It’s never fun to go down with an injury in one of your first practices in the NFL. Such was the case for Cincinnati Bengals’ sixth round draft pick Brandon Wilson.
The defensive back, who happens to also have experience at running back, went down with a knee injury on the second day or rookie minicamp, just days after the Bengals traded up in the sixth round to select him.
“It happened during the second day of minicamp,” Wilson told Cincy Jungle. “My knee was bothering me but I pushed through for the last two days of minicamp and then when I came back for the first day of OTAs with everyone else it was still bothering me and I couldn’t (practice).”
Wilson is currently working out in his hometown of Shreveport, Louisiana with less than one week to go before reporting to training camp. He believes he will be ready for day one to take the field with his teammates on July 28 for the first open-to-the-public practice of the summer.
“I was mostly watching and learning and getting mental reps in on the sideline,” Wilson said of his involvement during OTAs and mandatory minicamp. “But I was learning stuff from the vets.”
As a sixth round pick, Wilson isn’t a lock to make the roster, even though the Bengals haven’t cut a rookie draft pick since seventh round pick Lavelle Westbrooks in 2014. With 11 draft picks this season and many promising undrafted players, there’s no certainty that a sixth round pick is a shoo-in to make the roster before the start of training camp. With that said, making the roster is what Wilson is focusing on as September approaches.
“My goal is to make the roster,” he said. “As of right now, that’s my main focus. And once I do that, I’m going to set out on new goals.”
One thing Wilson has going for him is that the Bengals traded up in the NFL Draft for only the fourth time in the team’s 50 year history. With that type of investment – even as a sixth round pick – the Bengals may be more inclined to keep Wilson around this season.
“It made me feel really special that they traded up to get me,” Wilson said. “It made me feel like they believe in me and wanted me. So that was really cool. I was with my family we were actually watching on TV and when they called my phone, I was like ‘everybody be quiet, be quiet.’ And they told me they were going to pick me and everybody just went crazy. It was a really special moment and something I won’t ever forget.”
In college, Wilson was a triple threat playmaker on offense, defense and special teams. He played cornerback, some safety, running back (especially during his junior year when Bengals 2016 first round draft pick William Jackson III was a starting cornerback) and was a key return man for the Houston Cougars.
During his Houston career, Wilson had 102 solo tackles and 36 assisted tackles as well as 2 sacks, 2 interceptions (one of which was returned for a touchdown), 1 fumble recovery (which was returned for a touchdown) and 3 forced fumbles. On kick returns, he had 44 returns for 1,121 yards (25.5 yards per return average) and 2 kick return touchdowns. And on offense, he had 41 rushing attempts for 194 rushing yards (4.7 yards per carry average) and 2 rushing touchdowns in addition to 11 receptions for 101 yards. That’s six touchdowns, two scored on offense, two on defense and two on special teams. In 2015, he was the only player in the NCAA to score multiple touchdowns in all three phases of the game. Talk about a playmaker!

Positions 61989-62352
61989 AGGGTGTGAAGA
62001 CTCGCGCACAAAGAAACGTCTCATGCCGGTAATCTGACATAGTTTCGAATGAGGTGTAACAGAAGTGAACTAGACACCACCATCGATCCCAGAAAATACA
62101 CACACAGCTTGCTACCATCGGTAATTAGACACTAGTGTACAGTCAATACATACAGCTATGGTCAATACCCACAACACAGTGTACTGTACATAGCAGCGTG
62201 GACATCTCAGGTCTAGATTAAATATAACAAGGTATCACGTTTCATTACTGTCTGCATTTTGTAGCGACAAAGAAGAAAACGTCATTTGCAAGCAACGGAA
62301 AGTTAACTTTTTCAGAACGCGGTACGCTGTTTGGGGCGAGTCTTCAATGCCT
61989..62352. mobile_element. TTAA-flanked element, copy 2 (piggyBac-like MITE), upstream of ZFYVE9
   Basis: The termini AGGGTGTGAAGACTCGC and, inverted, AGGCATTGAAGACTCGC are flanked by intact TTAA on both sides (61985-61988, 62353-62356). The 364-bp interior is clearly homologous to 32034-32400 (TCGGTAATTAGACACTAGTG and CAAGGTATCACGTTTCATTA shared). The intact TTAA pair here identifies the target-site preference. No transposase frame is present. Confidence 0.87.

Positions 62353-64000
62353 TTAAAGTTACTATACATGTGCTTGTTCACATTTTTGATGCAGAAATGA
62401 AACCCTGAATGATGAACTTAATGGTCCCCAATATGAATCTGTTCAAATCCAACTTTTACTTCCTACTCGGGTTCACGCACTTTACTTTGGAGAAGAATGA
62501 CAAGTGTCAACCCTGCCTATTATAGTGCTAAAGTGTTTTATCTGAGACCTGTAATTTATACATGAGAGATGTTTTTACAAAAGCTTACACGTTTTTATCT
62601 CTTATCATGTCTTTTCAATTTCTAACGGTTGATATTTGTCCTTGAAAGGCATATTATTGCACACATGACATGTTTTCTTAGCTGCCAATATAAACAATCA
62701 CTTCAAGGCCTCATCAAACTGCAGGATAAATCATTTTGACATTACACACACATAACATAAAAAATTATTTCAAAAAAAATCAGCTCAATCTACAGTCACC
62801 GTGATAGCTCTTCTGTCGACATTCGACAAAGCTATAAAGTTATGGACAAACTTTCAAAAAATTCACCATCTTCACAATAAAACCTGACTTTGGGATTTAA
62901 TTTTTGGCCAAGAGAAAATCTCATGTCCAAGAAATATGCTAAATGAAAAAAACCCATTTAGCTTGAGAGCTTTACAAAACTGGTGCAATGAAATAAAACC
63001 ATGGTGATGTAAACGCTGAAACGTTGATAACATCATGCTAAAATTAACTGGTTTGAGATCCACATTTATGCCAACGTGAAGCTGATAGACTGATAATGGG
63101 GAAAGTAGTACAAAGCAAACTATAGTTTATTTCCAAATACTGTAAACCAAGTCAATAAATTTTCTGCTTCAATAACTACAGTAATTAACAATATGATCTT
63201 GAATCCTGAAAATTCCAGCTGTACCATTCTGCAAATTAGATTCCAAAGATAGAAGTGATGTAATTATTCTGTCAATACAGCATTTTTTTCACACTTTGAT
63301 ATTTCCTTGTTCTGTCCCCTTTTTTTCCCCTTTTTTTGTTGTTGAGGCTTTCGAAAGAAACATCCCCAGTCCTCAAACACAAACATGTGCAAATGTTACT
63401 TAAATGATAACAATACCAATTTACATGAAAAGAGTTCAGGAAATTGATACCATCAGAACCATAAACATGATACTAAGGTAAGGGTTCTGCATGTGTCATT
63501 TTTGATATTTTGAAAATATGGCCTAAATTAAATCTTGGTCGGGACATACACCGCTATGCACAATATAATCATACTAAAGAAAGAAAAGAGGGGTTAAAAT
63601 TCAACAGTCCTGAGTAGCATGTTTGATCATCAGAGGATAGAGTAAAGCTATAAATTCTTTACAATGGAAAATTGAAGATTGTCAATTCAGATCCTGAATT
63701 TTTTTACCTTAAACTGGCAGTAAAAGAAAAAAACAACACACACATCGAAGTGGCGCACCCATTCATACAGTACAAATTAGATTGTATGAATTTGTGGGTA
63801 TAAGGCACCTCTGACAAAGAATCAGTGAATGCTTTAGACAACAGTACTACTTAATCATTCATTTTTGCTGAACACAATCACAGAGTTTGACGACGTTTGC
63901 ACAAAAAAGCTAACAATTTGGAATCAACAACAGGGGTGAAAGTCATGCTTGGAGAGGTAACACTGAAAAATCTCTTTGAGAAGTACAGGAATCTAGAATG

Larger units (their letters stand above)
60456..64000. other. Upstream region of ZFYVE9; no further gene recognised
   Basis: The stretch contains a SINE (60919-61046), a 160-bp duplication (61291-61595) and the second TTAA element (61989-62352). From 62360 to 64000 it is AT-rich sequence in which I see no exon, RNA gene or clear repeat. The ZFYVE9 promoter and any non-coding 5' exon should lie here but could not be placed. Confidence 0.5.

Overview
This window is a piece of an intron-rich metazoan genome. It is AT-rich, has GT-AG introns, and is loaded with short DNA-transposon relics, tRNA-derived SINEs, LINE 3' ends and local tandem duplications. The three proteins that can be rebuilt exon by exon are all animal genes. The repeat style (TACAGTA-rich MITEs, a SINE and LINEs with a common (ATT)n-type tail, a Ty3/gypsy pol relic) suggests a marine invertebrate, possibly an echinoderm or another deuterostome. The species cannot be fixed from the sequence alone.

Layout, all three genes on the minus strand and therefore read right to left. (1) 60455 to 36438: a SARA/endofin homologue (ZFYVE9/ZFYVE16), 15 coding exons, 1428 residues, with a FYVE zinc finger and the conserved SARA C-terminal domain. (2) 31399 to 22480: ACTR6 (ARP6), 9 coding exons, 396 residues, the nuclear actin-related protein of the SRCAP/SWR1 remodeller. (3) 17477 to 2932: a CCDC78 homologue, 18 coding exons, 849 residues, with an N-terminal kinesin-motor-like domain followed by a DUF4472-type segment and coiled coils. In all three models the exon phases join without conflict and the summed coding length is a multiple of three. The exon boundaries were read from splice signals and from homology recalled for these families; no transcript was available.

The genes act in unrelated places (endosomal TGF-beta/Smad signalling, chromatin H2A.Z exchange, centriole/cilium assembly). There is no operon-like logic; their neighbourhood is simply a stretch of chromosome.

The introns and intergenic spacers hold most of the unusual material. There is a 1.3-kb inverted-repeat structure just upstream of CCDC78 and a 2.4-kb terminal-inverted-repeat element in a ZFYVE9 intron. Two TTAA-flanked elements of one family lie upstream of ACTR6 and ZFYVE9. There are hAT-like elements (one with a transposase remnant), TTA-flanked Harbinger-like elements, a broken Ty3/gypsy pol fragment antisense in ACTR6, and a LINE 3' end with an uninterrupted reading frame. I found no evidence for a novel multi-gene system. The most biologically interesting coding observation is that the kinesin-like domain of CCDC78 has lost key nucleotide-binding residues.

The Bengals are currently listing Wilson on the roster as a safety and he feels that will be the best spot for him to start his NFL career.
“I feel like safety will be a good fit for me,” he said. “As far as playing other positions I’m not sure. It’s whatever the organizations want to do with me. I know I’m going to be on a lot of special teams but as far as playing running back, I’m not sure about that. We will see.”
It’s no easy job to learn the Bengals’ playbook so it’s likely the team wants him to focus on one position at a time before opening him open to playing on both offense and defense. While OTAs aren’t something that makes or breaks a player’s NFL season, he is at a disadvantage having not participated. But, Wilson has still been learning from his teammates and is adjusting to life in the pros.
“You have to be a pro with everything you do,” Wilson said of the most important lesson he’s learned since being drafted in April. “Gotta be on time. Gotta know the playbook. Gotta take care of your body. That’s how some guys stay in the league for so long, by taking care of themselves and knowing the game.”
That’s a key part to success in the NFL and a great building block for Wilson as he fights to earn one of the final spots on the 53-man roster. As training camp approaches and the rookies report to Cincinnati on July 25, Wilson has kept busy by working out, getting his knee ready and learning “every detail of the playbook.”
As a rookie, Wilson is sure to see significant time on special teams if he does make the roster, and his experience there is something he believes sets him apart from other fringe roster players.
“I’m hoping to return kicks,” he said. “Not a lot of people have been able to play offense, defense and special teams in college. I feel like that sets me apart, being able to play both sides of the ball and special teams. That is special.”
We’ll soon see just how special it is as Wilson suits up in Bengals stripes this summer.